Common-sense ruling sets precedent for Company Directors claiming against themselves

Brumder v Motornet Service & Repairs and Aviva Insurance (Court of Appeal 14 March 2013)   

The claimant was the proprietor (sole director and shareholder) of Motornet, a small workshop dealing in vehicle servicing and MOT inspection.  He was injured whilst at work because of a faulty hydraulic ramp.   

The ramp was faulty because it had not been properly maintained, which meant Motornet was in breach of its absolute duty to provide safe equipment under the Provision of Use of Work Equipment Regulations 1998.    

The claimant (director) sued Motornet, seeking damages for breach of statutory duty, even though he was himself entirely responsible for that breach through having (as sole director) failed to ensure the ramp was safe.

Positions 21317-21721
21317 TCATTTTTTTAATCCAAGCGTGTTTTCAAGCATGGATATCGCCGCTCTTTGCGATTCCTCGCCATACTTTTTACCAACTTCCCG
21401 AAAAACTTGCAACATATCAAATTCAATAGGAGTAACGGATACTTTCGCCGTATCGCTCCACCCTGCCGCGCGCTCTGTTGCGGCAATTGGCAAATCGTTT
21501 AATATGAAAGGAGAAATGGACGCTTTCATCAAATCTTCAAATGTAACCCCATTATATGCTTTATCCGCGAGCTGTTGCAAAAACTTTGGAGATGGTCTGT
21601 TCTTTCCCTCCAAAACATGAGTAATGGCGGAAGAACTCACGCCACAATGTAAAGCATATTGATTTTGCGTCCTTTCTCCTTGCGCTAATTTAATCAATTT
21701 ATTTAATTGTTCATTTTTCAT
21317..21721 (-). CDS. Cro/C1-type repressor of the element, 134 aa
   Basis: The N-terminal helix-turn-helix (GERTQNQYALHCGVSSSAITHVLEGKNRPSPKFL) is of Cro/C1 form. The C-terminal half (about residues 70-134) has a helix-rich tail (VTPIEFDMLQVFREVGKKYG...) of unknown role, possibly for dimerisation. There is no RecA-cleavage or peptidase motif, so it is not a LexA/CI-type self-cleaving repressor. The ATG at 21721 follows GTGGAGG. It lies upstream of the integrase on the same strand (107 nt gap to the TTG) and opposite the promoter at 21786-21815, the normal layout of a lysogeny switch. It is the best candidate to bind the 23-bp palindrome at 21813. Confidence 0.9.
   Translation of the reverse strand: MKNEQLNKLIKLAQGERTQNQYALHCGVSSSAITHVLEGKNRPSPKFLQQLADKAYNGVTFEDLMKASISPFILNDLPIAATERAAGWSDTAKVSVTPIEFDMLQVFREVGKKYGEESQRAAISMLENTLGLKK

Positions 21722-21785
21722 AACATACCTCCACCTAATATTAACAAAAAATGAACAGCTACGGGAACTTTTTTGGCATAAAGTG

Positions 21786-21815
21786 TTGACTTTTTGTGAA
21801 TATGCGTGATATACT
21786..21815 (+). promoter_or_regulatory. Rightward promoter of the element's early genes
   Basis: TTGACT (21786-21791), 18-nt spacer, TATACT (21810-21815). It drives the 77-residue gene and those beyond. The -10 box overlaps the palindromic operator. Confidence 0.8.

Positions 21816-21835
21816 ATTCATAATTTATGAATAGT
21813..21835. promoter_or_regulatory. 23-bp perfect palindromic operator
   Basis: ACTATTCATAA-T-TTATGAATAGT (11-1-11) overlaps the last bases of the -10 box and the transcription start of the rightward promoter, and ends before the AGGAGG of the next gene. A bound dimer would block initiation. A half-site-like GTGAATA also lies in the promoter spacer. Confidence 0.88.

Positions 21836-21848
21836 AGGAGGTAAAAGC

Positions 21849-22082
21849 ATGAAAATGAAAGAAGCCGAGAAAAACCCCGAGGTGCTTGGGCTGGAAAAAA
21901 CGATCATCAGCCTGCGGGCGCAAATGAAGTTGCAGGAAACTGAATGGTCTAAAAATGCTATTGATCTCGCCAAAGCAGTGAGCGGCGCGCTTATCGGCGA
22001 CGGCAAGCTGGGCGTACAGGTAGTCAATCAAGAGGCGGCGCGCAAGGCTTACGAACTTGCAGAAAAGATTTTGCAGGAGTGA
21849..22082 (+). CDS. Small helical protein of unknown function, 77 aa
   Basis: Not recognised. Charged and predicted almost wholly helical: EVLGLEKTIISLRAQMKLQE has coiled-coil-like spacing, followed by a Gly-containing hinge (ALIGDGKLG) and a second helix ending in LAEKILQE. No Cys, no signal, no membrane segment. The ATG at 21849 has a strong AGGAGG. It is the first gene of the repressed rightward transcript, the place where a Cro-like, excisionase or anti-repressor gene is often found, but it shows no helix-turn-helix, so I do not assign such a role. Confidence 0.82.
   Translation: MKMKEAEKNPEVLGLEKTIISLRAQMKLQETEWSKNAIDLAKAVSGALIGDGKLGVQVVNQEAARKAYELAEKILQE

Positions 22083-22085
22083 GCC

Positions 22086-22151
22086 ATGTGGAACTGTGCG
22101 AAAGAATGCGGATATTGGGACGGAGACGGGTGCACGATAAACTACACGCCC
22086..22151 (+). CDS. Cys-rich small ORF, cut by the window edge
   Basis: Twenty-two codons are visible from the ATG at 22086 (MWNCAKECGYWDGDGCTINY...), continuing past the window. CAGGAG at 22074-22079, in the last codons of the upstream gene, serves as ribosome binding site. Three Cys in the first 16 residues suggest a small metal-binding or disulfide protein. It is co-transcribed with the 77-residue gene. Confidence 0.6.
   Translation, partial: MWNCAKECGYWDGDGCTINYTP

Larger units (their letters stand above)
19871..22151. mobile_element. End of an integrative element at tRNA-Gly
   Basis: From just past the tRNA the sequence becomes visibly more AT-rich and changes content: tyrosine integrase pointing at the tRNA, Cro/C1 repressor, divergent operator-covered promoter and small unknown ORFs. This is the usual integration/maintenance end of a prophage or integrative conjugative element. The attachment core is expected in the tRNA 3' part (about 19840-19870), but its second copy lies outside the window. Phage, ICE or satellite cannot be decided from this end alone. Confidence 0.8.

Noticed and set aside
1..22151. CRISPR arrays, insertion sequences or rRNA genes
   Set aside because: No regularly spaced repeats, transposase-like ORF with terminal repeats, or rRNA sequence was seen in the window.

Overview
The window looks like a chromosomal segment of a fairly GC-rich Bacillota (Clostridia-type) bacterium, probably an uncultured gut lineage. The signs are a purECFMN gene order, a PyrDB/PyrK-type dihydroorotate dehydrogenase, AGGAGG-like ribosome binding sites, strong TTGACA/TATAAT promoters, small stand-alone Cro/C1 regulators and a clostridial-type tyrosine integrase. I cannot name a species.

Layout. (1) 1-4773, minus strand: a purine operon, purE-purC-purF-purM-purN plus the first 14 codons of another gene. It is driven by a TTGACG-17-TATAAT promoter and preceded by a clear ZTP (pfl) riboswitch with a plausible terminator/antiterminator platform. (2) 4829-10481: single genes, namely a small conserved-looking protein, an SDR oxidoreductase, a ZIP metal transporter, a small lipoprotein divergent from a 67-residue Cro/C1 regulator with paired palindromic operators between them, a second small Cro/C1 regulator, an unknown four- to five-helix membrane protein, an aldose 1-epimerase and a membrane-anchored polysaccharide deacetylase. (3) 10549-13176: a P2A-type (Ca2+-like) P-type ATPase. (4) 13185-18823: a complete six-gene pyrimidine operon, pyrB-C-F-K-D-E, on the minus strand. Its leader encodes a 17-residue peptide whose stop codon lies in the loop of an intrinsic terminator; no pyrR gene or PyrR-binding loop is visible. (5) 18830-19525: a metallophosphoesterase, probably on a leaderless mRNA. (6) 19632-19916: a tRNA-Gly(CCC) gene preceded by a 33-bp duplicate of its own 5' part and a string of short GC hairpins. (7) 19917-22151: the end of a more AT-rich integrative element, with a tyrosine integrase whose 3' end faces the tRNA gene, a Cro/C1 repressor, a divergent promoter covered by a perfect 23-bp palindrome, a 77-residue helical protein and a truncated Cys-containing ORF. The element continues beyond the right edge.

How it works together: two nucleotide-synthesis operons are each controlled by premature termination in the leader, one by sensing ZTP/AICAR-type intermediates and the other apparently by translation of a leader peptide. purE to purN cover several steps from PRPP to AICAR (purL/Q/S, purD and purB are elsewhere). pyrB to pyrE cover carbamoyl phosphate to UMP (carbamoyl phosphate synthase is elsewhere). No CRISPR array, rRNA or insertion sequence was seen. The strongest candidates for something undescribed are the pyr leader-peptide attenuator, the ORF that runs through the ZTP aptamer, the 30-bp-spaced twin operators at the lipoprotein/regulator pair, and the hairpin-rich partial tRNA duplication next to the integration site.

At first instance, the judge dismissed the claim, holding that the claimant had been 100% contributorily negligent.  The Court of Appeal also dismissed the claim but for different reasons, namely that the breach of statutory duty was brought about by the claimant’s own breach of his duty as director under the Companies Act 2006; and, accordingly the claim fell foul of the common law principle that a person cannot derive any advantage from his own wrongdoing.    

Comment  - Attempts by sole directors to claim from their company’s liability policy in this fashion are surprisingly common and hitherto there has been no conclusive authority with which to rebut them.  This decision, therefore, comes as a welcome application of common sense.  As the Court observed: “To say you are liable to me for my own wrongdoing is neither good morals nor good law”.